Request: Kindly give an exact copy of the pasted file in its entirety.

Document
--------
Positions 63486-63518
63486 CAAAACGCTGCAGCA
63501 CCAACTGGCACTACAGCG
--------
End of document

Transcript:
Positions 63486-63518
63486 CAAAACGCTGCAGCA
63501 CCAACTGGCACTACAGCG